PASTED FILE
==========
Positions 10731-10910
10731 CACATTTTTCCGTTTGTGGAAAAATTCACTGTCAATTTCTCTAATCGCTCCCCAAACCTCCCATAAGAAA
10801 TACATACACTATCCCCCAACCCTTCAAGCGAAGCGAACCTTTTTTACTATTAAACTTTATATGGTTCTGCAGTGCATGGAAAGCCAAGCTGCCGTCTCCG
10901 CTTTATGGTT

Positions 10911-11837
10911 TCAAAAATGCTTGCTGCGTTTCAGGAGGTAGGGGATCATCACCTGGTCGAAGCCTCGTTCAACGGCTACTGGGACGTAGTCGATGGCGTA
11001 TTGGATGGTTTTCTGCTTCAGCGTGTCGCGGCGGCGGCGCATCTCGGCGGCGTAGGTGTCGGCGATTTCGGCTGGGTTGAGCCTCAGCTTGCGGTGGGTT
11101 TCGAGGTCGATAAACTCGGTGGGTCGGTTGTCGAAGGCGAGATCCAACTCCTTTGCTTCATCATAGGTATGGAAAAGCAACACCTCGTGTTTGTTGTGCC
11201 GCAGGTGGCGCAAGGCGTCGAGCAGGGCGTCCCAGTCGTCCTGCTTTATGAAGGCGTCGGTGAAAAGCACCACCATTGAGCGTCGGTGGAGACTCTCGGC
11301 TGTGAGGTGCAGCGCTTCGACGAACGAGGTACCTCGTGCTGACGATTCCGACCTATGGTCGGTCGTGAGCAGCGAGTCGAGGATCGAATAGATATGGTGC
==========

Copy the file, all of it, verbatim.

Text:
Positions 10731-10910
10731 CACATTTTTCCGTTTGTGGAAAAATTCACTGTCAATTTCTCTAATCGCTCCCCAAACCTCCCATAAGAAA
10801 TACATACACTATCCCCCAACCCTTCAAGCGAAGCGAACCTTTTTTACTATTAAACTTTATATGGTTCTGCAGTGCATGGAAAGCCAAGCTGCCGTCTCCG
10901 CTTTATGGTT

Positions 10911-11837
10911 TCAAAAATGCTTGCTGCGTTTCAGGAGGTAGGGGATCATCACCTGGTCGAAGCCTCGTTCAACGGCTACTGGGACGTAGTCGATGGCGTA
11001 TTGGATGGTTTTCTGCTTCAGCGTGTCGCGGCGGCGGCGCATCTCGGCGGCGTAGGTGTCGGCGATTTCGGCTGGGTTGAGCCTCAGCTTGCGGTGGGTT
11101 TCGAGGTCGATAAACTCGGTGGGTCGGTTGTCGAAGGCGAGATCCAACTCCTTTGCTTCATCATAGGTATGGAAAAGCAACACCTCGTGTTTGTTGTGCC
11201 GCAGGTGGCGCAAGGCGTCGAGCAGGGCGTCCCAGTCGTCCTGCTTTATGAAGGCGTCGGTGAAAAGCACCACCATTGAGCGTCGGTGGAGACTCTCGGC
11301 TGTGAGGTGCAGCGCTTCGACGAACGAGGTACCTCGTGCTGACGATTCCGACCTATGGTCGGTCGTGAGCAGCGAGTCGAGGATCGAATAGATATGGTGC